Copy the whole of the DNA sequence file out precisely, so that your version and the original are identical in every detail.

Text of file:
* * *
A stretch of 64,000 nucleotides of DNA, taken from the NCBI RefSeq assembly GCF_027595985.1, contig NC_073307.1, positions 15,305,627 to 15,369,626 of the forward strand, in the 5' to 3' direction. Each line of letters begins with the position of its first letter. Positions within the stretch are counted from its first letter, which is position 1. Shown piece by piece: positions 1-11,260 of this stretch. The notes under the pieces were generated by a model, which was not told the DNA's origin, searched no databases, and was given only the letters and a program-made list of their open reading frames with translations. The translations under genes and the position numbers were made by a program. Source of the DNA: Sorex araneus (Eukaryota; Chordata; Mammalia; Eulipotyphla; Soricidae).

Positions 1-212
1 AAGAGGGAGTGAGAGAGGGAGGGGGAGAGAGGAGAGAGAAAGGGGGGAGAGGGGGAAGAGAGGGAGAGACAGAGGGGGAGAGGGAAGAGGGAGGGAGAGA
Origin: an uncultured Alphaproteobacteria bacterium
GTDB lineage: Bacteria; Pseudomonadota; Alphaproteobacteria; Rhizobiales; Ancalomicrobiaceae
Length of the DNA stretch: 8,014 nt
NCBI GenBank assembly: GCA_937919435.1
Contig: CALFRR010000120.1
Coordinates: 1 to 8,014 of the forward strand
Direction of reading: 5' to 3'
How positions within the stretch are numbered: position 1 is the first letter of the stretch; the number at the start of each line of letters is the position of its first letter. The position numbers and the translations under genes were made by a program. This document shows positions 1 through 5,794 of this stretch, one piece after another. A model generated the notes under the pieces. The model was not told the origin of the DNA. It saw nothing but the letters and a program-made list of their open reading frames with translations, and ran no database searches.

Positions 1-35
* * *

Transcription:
A stretch of 64,000 nucleotides of DNA, taken from the NCBI RefSeq assembly GCF_027595985.1, contig NC_073307.1, positions 15,305,627 to 15,369,626 of the forward strand, in the 5' to 3' direction. Each line of letters begins with the position of its first letter. Positions within the stretch are counted from its first letter, which is position 1. Shown piece by piece: positions 1-11,260 of this stretch. The notes under the pieces were generated by a model, which was not told the DNA's origin, searched no databases, and was given only the letters and a program-made list of their open reading frames with translations. The translations under genes and the position numbers were made by a program. Source of the DNA: Sorex araneus (Eukaryota; Chordata; Mammalia; Eulipotyphla; Soricidae).

Positions 1-212
1 AAGAGGGAGTGAGAGAGGGAGGGGGAGAGAGGAGAGAGAAAGGGGGGAGAGGGGGAAGAGAGGGAGAGACAGAGGGGGAGAGGGAAGAGGGAGGGAGAGA
Origin: an uncultured Alphaproteobacteria bacterium
GTDB lineage: Bacteria; Pseudomonadota; Alphaproteobacteria; Rhizobiales; Ancalomicrobiaceae
Length of the DNA stretch: 8,014 nt
NCBI GenBank assembly: GCA_937919435.1
Contig: CALFRR010000120.1
Coordinates: 1 to 8,014 of the forward strand
Direction of reading: 5' to 3'
How positions within the stretch are numbered: position 1 is the first letter of the stretch; the number at the start of each line of letters is the position of its first letter. The position numbers and the translations under genes were made by a program. This document shows positions 1 through 5,794 of this stretch, one piece after another. A model generated the notes under the pieces. The model was not told the origin of the DNA. It saw nothing but the letters and a program-made list of their open reading frames with translations, and ran no database searches.

Positions 1-35